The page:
Learn best practices for using alt text to improve the accessibility of the images on your website in this tutorial by Clarissa Peterson, a Chicago-based designer who specializes in user experience and content strategy.
Clarissa Peterson: In this tutorial, you’ll learn what alt text is and when to use or omit alt text. Users who are blind can’t see images, so you need to provide the same content to those users in a different way so that it can be read by their screen reader. (Best Practice) For most images, the best way to make the information available to screen reader users is to provide a text equivalent. That means you are providing text to the screen reader software in place of the image, and that text needs to have an equivalent meaning to whatever information is provided visually through the image.
Screen Reader: “Vanilla soft serve ice cream in a waffle cone.”
<img src="image.png" alt="Alternative text goes here.">
Clarissa Peterson: We do this by adding the
alt attribute to the
img element. The
alt is short for alternative text, but it is most commonly called alt text. (Big Idea) There are many different ways you can describe any given image, and you need to think about what information is being conveyed visually by the image in the specific context it is used in. Here’s an example. This web page is about the Gasoline Alley Museum, which is what you see in the picture. The current alt text is just “Gasoline Alley Museum”, which is accurate, but doesn’t provide any useful information to a screen reader user.
<img src="image.png" alt="Gasoline Alley Museum">
Screen Reader: “Gasoline Alley Museum”, image. You are currently on an image.
Clarissa Peterson: Instead, think about what the image tells them. The first thing I see when I visit this page is an image that tells me the museum is a large, airy room filled with antique cars, trucks, and carriages. Neon and other signs hang from the ceiling, the logos of various old gas station brands. At the side I see old gas pumps from the early 1900s. All of that should be in your alt text, especially if what’s in the photo is not described elsewhere on the page. When writing the alt text, you want to make sure the screen reader user knows all the things that you know from looking at the picture.
(Best Practice) When writing alt text, tell the users everything they need to know, but also try to keep it short and straightforward. But generally you should try to keep it under 125 characters, as some screen readers will divide longer alt text into multiple chunks. (Best Practice) Alt text should always end with a period, even if it’s not a complete sentence, because this ensures that the screen reader will pause at the end of it.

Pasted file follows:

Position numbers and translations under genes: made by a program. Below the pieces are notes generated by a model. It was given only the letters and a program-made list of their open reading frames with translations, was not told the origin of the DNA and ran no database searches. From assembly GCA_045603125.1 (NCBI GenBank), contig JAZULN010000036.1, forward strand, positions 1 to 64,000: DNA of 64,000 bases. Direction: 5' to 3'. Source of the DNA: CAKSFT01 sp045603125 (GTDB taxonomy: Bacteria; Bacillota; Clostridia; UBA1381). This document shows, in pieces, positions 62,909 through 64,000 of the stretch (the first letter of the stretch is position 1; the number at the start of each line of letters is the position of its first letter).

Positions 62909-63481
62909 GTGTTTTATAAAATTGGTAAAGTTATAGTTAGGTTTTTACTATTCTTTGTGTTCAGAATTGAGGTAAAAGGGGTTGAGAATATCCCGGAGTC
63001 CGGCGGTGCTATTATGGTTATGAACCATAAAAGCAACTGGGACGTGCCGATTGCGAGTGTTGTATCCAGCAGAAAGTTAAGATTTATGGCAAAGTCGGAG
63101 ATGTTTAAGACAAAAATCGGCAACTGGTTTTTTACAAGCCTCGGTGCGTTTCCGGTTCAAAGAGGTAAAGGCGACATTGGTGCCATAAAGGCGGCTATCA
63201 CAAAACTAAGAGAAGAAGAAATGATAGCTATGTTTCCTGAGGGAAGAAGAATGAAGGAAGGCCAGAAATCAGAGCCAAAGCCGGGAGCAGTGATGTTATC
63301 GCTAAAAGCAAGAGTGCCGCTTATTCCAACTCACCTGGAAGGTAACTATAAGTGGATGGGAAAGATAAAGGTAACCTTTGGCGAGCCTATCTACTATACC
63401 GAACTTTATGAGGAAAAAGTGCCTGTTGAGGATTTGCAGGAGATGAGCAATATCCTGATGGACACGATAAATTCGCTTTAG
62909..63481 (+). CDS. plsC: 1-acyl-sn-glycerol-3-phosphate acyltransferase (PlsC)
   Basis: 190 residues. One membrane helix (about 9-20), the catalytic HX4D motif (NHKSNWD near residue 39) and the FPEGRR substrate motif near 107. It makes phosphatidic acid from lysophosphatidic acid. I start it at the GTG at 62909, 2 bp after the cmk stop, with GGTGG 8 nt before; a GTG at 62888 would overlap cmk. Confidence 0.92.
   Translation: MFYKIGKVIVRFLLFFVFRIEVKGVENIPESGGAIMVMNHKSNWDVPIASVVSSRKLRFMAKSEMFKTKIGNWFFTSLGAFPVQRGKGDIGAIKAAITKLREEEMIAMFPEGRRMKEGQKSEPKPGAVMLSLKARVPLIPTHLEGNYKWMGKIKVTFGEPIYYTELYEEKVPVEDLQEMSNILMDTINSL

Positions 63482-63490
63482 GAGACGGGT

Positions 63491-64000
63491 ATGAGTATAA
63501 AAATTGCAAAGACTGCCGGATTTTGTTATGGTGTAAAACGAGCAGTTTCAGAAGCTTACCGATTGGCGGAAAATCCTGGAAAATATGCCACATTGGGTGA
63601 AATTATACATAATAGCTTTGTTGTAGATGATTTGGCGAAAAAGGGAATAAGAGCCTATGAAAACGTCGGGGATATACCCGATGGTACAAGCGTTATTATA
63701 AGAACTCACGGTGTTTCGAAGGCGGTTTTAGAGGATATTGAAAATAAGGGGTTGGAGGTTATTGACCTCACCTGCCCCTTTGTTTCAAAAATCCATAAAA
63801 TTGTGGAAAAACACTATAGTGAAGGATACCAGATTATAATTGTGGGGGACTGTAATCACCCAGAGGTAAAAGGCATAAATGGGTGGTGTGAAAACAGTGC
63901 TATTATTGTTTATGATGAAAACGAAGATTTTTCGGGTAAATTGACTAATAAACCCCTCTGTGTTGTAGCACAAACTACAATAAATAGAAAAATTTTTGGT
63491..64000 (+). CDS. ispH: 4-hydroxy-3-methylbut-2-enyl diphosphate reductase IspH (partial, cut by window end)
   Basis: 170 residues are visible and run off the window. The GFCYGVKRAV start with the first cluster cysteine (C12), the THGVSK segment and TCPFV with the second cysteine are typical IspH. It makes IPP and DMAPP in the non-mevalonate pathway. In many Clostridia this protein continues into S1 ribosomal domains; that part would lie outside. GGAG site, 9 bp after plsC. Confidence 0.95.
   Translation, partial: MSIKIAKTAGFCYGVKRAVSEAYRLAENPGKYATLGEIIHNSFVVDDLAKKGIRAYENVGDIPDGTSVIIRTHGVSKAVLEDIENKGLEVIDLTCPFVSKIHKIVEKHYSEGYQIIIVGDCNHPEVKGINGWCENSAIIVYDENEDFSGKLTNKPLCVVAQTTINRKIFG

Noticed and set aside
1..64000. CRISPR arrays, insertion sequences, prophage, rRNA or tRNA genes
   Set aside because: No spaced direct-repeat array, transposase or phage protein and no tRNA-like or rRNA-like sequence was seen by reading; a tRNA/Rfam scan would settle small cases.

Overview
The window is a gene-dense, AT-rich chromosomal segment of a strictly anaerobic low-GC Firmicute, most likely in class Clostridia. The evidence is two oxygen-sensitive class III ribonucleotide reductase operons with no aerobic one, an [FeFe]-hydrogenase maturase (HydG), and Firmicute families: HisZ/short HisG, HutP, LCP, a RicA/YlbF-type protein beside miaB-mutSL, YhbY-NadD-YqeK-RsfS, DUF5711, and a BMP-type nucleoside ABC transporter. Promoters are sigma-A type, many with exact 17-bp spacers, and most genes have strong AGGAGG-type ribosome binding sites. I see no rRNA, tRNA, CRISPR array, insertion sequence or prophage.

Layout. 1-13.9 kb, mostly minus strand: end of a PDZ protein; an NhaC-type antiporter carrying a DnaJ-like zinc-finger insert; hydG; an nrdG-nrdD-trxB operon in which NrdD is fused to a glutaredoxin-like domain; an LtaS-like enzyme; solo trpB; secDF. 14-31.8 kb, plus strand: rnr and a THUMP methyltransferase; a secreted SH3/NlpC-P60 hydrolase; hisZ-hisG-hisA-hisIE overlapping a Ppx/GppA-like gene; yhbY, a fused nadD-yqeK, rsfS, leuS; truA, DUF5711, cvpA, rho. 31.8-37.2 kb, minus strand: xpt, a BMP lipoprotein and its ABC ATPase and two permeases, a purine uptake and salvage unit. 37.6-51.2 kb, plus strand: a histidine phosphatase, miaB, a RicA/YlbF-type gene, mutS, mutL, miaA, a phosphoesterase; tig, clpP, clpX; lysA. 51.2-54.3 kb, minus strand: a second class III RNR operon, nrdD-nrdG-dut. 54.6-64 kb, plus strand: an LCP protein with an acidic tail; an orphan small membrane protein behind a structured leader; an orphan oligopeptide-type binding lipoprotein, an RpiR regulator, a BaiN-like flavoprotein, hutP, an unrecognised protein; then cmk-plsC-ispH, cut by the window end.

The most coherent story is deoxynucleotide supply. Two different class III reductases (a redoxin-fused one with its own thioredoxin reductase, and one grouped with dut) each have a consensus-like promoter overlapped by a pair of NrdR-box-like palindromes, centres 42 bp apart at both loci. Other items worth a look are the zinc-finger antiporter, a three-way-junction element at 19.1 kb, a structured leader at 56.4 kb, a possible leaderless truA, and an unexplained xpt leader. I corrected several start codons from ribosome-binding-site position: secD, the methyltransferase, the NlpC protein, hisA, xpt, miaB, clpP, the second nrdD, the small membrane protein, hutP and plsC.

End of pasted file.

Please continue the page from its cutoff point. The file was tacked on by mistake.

<img src="image.png" alt="A large hall filled with antique cars, trucks, carriages, and gas pumps. Old neon signs with gas station logos hang from the ceiling.">
Screen Reader: “A large hall filled with antique cars, trucks, carriages, and gas pumps. Old neon signs with gas station logos hang from the ceiling.”, image.
Clarissa Peterson: (Best Practice) Decorative images should not have alt text. Sometimes a photo will be on a page to add visual interest, but it doesn’t supply any actual information to the user. It might be something like the picture of the moose and tree on this page. If the picture was meant to illustrate a specific location, then it would be supplying information and you’d need alt text. But in this context, on a site talking about Alberta’s Wilderness, it’s really just a generic moose and tree that could be anywhere and it doesn’t add any information to the page. So you wouldn’t add alt text for this image.
Compare this to further down the page, where you have a picture of a sage-grouse. It’s clear in this context that you are introducing the sage-grouse to an audience that may not be familiar with them. So in this case, you would describe what the sage-grouse looks like,
alt="A small plump bird with brown feathers and a white breast with a tail that looks like a fan of brown feathers." For many images, it will be obvious to you whether you need alt text or should leave it out, but for other images it’s not going to be so clear. Sometimes it’s really just a judgment call as to whether alt text is needed. (Best Practice) If you’re ever unsure of whether an image should get alt text, you should go ahead and add it to be safe.
If you have chosen not to provide alt text for an image, you can’t just leave out the
alt attribute entirely. If you leave the
alt attribute out entirely, the screen reader will instead read the file name of the image, which is not helpful to the screen reader user.
Screen Reader: “moose.png”, image.
Clarissa Peterson: You need to include the
alt attribute, but with nothing between the quotation marks, not even an empty space. The empty
alt attribute signals to the screenwriter software that it should just ignore the image.
<img src="moose.png" alt="">
Screen Reader: Alt tag, web content content is empty.
Clarissa Peterson: (Best Practice) So either way, every
img element needs to have an
alt attribute. It can either contain alternative text or be empty. For more tips, check out our Resources section for links to articles and other tutorials that can help you expand on the concepts we’ve covered here. Thanks so much for watching. Don’t forget to check out the other Take 5 videos, as well as the entire course catalog here at Gymnasium.